Open Waters Festival 2012 is an exciting three-day North Atlantic Showcase of new and improvised art music by Atlantic Canadian composers, performers and producers. On January 12, 13, 14, the festival will highlight freedom of expression with innovative compositions, inspiring musicians and ground-breaking performances. Recently AE spoke with the festival’s organizer Paul Cram.
AE: What inspired/motivated you to start this festival?
PC: The core reason for the Open Waters Festival is to give cohesion to a scene that is largely over-looked these days in popular culture. There is a lively art music contingent at work in undergrounds the world over and guess what? There is a contingent in Atlantic Canada concurrent that has laboured for the past 30 years presenting scattered concerts often at odds with itself. The Open Waters Festival seeks to remedy the situation by showing the scene in all its glory and creating its own “North Atlantic Music Showcase” to put the scene in a position to move off-shore. To this end the festival is inviting festival artistic directors, writers, agents and promoters of new music to hear what we’ve got for export.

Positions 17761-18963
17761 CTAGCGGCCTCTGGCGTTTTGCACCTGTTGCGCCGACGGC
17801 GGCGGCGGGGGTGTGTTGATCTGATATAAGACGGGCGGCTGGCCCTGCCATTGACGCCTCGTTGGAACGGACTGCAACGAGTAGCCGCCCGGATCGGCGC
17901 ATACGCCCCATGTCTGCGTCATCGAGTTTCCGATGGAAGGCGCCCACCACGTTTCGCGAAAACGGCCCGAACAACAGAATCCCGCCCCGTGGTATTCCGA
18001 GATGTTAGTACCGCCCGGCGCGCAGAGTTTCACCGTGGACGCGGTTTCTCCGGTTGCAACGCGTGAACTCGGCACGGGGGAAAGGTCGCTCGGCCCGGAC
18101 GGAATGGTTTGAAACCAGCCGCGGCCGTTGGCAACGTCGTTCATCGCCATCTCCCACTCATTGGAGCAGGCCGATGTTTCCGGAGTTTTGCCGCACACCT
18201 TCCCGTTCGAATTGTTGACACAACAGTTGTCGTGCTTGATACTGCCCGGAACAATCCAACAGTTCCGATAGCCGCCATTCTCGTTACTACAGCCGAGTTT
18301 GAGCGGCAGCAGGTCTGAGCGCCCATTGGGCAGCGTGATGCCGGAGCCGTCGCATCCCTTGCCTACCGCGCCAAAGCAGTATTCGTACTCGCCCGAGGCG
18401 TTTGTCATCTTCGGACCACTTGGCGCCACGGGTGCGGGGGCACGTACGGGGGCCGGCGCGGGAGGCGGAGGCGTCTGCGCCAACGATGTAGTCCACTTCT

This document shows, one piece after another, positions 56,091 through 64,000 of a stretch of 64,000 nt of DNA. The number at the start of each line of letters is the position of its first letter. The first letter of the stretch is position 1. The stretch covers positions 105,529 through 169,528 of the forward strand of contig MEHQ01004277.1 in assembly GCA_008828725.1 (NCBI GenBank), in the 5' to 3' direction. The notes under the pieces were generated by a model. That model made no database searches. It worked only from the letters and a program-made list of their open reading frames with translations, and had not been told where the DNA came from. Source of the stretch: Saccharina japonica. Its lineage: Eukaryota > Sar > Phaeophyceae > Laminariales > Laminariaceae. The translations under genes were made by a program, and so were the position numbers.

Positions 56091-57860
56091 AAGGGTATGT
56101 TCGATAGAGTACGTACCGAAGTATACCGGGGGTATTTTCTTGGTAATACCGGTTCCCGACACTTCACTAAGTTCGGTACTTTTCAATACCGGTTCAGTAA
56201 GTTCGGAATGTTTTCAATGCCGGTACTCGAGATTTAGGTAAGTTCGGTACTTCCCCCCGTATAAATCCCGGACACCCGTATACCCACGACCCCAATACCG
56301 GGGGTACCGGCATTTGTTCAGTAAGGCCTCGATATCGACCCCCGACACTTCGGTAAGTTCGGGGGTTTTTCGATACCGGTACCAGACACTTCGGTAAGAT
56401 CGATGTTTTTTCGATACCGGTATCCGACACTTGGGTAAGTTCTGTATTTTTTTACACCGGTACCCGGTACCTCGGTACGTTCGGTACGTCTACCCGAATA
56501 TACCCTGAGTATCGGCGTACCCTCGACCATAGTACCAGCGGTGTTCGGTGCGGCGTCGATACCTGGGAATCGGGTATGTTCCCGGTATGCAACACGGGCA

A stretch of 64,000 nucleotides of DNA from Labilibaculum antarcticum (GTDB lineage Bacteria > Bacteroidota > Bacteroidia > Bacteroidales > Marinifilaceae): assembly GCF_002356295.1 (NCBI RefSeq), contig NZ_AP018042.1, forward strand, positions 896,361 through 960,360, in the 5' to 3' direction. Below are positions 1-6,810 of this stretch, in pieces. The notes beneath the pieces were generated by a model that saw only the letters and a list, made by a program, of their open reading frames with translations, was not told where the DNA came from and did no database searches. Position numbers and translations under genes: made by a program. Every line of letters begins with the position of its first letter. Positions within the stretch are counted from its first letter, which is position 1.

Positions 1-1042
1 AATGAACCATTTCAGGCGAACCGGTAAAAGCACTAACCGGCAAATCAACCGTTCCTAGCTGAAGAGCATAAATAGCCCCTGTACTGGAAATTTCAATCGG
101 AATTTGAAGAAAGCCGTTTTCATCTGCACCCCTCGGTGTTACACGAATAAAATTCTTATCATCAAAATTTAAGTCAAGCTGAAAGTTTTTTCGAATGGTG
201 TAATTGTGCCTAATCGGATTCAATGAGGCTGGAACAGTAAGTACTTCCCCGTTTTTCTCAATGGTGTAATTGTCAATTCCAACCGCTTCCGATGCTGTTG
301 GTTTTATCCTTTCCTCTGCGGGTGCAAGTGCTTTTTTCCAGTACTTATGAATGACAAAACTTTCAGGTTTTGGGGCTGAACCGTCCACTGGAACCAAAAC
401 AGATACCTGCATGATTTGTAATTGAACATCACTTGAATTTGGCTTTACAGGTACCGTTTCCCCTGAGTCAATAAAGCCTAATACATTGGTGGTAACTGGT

AE: How has it grown over time?
PC: Open Waters was the title of the only album by the Upstream Ensemble which first performed in Halifax in 1990. In 1997 and again in 1998 the Open Waters Festival of new and improvised music began with a collaboration with Symphony Nova Scotia and Upstream Music that brought two distinct practices together - precisely notated composition and free improvisation. The collaborative spirit died with the millennium and internal politics and was kept alive by Upstream and later with suddenlyLISTEN and Oscillations. With the gradual building of Upstream’s capacity as a presenter and arrival of new groups, a multi-faceted scene has emerged.
AE: Why is this an important event for Halifax?
PC: It is an important event for Halifax, because it shows the city off as a player and a place to do creative work. The great music cities of the world all have lively avant-gardes where research and development happens and positive energy trickles up the idea chain. It’s good for business.
AE: What can audiences expect this year?
PC: Whether you like it or not is not important – it is music for music’s sake that shrinks time, creates controversy and builds sense of place.
AE: What are your plans for the festival in the coming years?
PC: We plan to continue the event on a regular basis, so the musicians know it’s here and build themselves accordingly.